But remember, IANAL, so take my experience for what it's worth to you.
jdixon

Jan 29, 2007
8:20 AM EST
> Knowingly making a false statement on a tax return does not qualify as 'perjury', but there are most certainly other laws regarding the filing of knowingly false statements with the Federal Government.

I believe it's usually considered a felony, but you've seen what my opinion on the matter is worth. However, you can ask Scooter Libby about the matter if you wish.
dinotrac

Jan 29, 2007
9:05 AM EST
DarrenR114 -

Bingo, you are correct.

I got my name on a couple of patents for a past employer, and can vouch that no oaths were involved.
dcparris

Jan 29, 2007
9:25 AM EST
There's a story posting soon about MS retracting this one.
tuxchick

Jan 29, 2007
9:27 AM EST
Retracting? As in "Mr. Jeliffe made a mistake and it's all his fault" or "wow, were we ever stupid to even offer him the deal in the first place"?

OK, I'll wait for the story. SIGH.
jdixon

Jan 29, 2007
10:21 AM EST
Dino, DarrenR114:

OK, I'm confused (yeah, I know that's nothing new). From the USPTO website, http://www.uspto.gov/web/offices/pac/doc/general/#functions :

Oath or Declaration, Signature

The oath or declaration of the applicant (inventor) is required by law for a non-provisional application. The inventor must make an oath or declaration that he/she believes himself/herself to be the original and first inventor of the subject matter of the application, and he/she must make various other statements required by law and various statements required by the USPTO rules. If an application data sheet is filed, the USPTO rules require fewer statements in the oath or declaration. See title 37, Code of Federal Regulations, Sections 1.63 and 1.76. The oath must be sworn to by the inventor before a notary public or other officer authorized to administer oaths. A declaration may be used in lieu of an oath. Oaths or declarations are required for applications involving designs, plants, and utility inventions and for reissue applications. A declaration does not need to be notarized. When filing a continuation or divisional application a copy of the oath or declaration filed in the earlier application may be used.

So, how is an oath not required?
jimf

Jan 29, 2007
10:30 AM EST
> So, how is an oath not required?

An oath yes, but in a court, no. As dino said, very specific.
jdixon

Jan 29, 2007
12:13 PM EST
> An oath yes, but in a court, no. As dino said, very specific.

Both Dino and Darren were also stating that no oath was involved in the filing, which is, umm, patently untrue. :)

As to whether it would be considered perjury or not, I'll accept Dino's judgment on the matter. However, you do not have to be in court to be guilty of perjury. As I noted early, false statements to Congress while under oath can also considered perjury. I believe (but see my above note) that the definition of perjury has been expanded in other ways as well. In general, it's best to assume that any false statement to a government official may be considered perjury, even if that's not the case.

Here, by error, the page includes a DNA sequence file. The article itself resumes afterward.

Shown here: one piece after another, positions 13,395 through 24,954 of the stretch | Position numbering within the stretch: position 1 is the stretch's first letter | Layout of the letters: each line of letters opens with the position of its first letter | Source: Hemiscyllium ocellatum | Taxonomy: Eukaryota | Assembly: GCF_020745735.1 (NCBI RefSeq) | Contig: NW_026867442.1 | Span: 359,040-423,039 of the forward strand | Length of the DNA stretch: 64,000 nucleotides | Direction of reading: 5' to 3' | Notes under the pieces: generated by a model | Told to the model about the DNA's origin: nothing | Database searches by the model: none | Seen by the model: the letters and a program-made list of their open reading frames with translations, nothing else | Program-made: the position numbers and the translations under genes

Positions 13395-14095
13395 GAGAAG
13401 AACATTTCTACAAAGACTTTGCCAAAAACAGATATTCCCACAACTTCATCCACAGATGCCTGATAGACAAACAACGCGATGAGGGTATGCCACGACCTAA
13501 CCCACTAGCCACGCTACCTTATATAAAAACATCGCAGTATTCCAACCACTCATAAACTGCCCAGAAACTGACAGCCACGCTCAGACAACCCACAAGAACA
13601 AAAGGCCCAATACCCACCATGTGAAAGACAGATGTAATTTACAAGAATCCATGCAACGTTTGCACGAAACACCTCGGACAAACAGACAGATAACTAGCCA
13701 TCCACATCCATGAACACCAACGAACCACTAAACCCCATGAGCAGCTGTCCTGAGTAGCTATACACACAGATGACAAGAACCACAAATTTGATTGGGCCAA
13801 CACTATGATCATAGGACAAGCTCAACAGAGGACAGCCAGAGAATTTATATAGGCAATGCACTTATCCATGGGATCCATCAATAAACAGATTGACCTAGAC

Sander_Marechal

Jan 29, 2007
2:28 PM EST
> There's a story posting soon about MS retracting this one.

Shortly after that there should be a story about MS patenting something more sinister :-)
tqk

Jan 29, 2007
4:15 PM EST
http://www.regdeveloper.co.uk/2007/01/29/ms_uturn/
dinotrac

Jan 29, 2007
5:07 PM EST
>t's best to assume that any false statement to a government official may be considered perjury, even if that's not the case.

No, it's not. If you are placed under oath in an official proceeding, you can perjure yourself.
tqk

Jan 30, 2007
5:55 AM EST
>No, it's not. If you are placed under oath in an official proceeding, you can perjure >yourself.

Tell that to Martha Stewart.

Of course, she was being hounded by the FTC, which is hardly an objective, balanced system. Can you say capricious?
DarrenR114

Jan 30, 2007
9:17 AM EST
jdixon,

I specifically mentioned 'sworn statement to the court' - not just any oath or sworn statement. As I understand it, and as Dino has stated (since he has been an actual attorney of the bar, his would be the stronger opinion,) perjury is specific to statements to the court. An application for a patent is not a statement to the court, as the PTO is not part of the Judiciary.

As I understand it, Martha Stewart was found guilty of obstructing, or interfering with, justice, not 'perjury'.

Raising false allegations with police officers and prosecutors do not constitute perjury, but if you make false statements to the court to support such, then you are guilty of perjury, as well as filing false statements with the police.

There's a nice rundown of 'perjury' at Wikipedia: http://en.wikipedia.org/wiki/Perjury

Lying under oath to Congress does not necessarily constitute 'perjury' either - 'obstructing the work of Congress' at the very least, but not necessarily 'perjury'. http://en.wikipedia.org/wiki/Contempt_of_Congress

I'd prefer to quote from a more authoritative source such as "Black's Law Dictionary", but I can't find a decent online link to point you to.